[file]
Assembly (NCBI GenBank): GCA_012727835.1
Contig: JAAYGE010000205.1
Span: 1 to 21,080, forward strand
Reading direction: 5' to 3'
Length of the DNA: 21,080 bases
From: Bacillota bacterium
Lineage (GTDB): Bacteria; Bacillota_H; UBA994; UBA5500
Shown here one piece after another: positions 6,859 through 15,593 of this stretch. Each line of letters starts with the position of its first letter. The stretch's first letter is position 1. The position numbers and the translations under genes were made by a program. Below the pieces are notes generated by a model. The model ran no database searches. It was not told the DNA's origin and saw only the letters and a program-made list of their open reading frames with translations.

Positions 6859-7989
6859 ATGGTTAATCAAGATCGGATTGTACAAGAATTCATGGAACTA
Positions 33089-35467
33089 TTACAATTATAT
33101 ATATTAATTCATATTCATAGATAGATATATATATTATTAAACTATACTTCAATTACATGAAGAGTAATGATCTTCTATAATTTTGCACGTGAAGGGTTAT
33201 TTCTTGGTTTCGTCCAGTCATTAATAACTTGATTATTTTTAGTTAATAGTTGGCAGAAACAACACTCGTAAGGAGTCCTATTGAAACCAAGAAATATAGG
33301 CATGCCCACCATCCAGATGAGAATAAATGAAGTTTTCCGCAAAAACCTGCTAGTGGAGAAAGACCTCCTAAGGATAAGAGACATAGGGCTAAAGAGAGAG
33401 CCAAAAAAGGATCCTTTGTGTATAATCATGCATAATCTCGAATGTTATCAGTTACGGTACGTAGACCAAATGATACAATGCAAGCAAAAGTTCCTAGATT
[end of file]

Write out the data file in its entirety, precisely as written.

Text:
Assembly (NCBI GenBank): GCA_012727835.1
Contig: JAAYGE010000205.1
Span: 1 to 21,080, forward strand
Reading direction: 5' to 3'
Length of the DNA: 21,080 bases
From: Bacillota bacterium
Lineage (GTDB): Bacteria; Bacillota_H; UBA994; UBA5500
Shown here one piece after another: positions 6,859 through 15,593 of this stretch. Each line of letters starts with the position of its first letter. The stretch's first letter is position 1. The position numbers and the translations under genes were made by a program. Below the pieces are notes generated by a model. The model ran no database searches. It was not told the DNA's origin and saw only the letters and a program-made list of their open reading frames with translations.

Positions 6859-7989
6859 ATGGTTAATCAAGATCGGATTGTACAAGAATTCATGGAACTA
Positions 33089-35467
33089 TTACAATTATAT
33101 ATATTAATTCATATTCATAGATAGATATATATATTATTAAACTATACTTCAATTACATGAAGAGTAATGATCTTCTATAATTTTGCACGTGAAGGGTTAT
33201 TTCTTGGTTTCGTCCAGTCATTAATAACTTGATTATTTTTAGTTAATAGTTGGCAGAAACAACACTCGTAAGGAGTCCTATTGAAACCAAGAAATATAGG
33301 CATGCCCACCATCCAGATGAGAATAAATGAAGTTTTCCGCAAAAACCTGCTAGTGGAGAAAGACCTCCTAAGGATAAGAGACATAGGGCTAAAGAGAGAG
33401 CCAAAAAAGGATCCTTTGTGTATAATCATGCATAATCTCGAATGTTATCAGTTACGGTACGTAGACCAAATGATACAATGCAAGCAAAAGTTCCTAGATT